Continuous Process Improvement (CPI) might sound like a nebulous term. In reality, however, CPI is intensely action oriented. It centers around eliminating waste by making what adds value obvious and reducing everything else. Although the discipline of CPI applies to work processes, I’ve found the same discipline applies to life.
The overarching personal mind-set:
· Our purpose in this life is to become the best version of ourselves.
· How well we achieve this purpose is measured by our effect on those around us.
Basic tenets of CPI:
· Respect: Taking every stakeholders' problems seriously, and making every effort to build mutual trust. Active respect means taking responsibility for other people reaching their objectives.
· Teamwork: Developing individuals through team problem-solving. The idea is to develop and engage people through their contribution to team performance.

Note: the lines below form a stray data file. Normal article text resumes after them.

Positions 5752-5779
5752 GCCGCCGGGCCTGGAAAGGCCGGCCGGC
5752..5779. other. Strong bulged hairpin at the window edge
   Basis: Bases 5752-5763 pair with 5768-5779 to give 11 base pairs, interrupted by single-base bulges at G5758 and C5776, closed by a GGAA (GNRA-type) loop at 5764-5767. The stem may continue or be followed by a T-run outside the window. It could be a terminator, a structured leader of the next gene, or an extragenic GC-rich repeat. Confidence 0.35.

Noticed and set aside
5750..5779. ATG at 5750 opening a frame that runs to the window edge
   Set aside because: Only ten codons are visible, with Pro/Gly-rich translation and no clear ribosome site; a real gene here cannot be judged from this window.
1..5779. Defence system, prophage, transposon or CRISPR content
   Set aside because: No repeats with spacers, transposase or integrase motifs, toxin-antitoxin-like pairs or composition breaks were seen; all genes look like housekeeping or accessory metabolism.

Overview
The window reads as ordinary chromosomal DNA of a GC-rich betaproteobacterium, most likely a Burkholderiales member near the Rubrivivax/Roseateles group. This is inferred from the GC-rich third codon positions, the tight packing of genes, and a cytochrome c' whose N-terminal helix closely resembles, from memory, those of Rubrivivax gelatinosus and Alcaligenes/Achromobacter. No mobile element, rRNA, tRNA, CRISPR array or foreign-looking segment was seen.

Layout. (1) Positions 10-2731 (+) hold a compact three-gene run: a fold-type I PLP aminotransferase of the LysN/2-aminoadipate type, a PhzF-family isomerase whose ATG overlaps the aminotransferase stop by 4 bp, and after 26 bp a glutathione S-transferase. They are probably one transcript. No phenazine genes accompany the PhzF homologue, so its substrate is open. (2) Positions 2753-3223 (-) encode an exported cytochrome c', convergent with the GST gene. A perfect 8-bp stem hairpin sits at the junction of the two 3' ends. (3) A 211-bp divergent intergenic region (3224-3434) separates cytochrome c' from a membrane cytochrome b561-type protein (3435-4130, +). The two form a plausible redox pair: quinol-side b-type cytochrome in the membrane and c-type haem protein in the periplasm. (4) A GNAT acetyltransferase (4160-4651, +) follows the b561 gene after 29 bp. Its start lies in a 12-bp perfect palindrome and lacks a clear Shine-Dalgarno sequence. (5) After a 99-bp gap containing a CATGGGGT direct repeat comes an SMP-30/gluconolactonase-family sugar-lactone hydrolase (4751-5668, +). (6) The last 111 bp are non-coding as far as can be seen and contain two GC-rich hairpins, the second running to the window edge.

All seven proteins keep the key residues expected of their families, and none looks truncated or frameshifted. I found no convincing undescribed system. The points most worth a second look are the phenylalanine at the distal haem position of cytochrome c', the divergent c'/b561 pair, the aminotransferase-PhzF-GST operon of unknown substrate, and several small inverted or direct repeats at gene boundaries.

The collective mind-set of CPI:
· Challenge: Having a long-term vision of the challenges that need to be faced.
· Kaizen: Understanding that no process can ever be thought to be perfect. Operations must be improved continuously, constantly striving for innovation and evolution.
· Genchi Genbutsu: Going to the source to see the facts as clearly as possible for oneself, and then directing the processes based on those clear facts.
Using the tools of CPI (like 6-S, Andon, Just-In-Time) doesn’t necessarily mean you are practicing the discipline. Organization-wide CPI requires leadership and the overarching mind-set outlined above.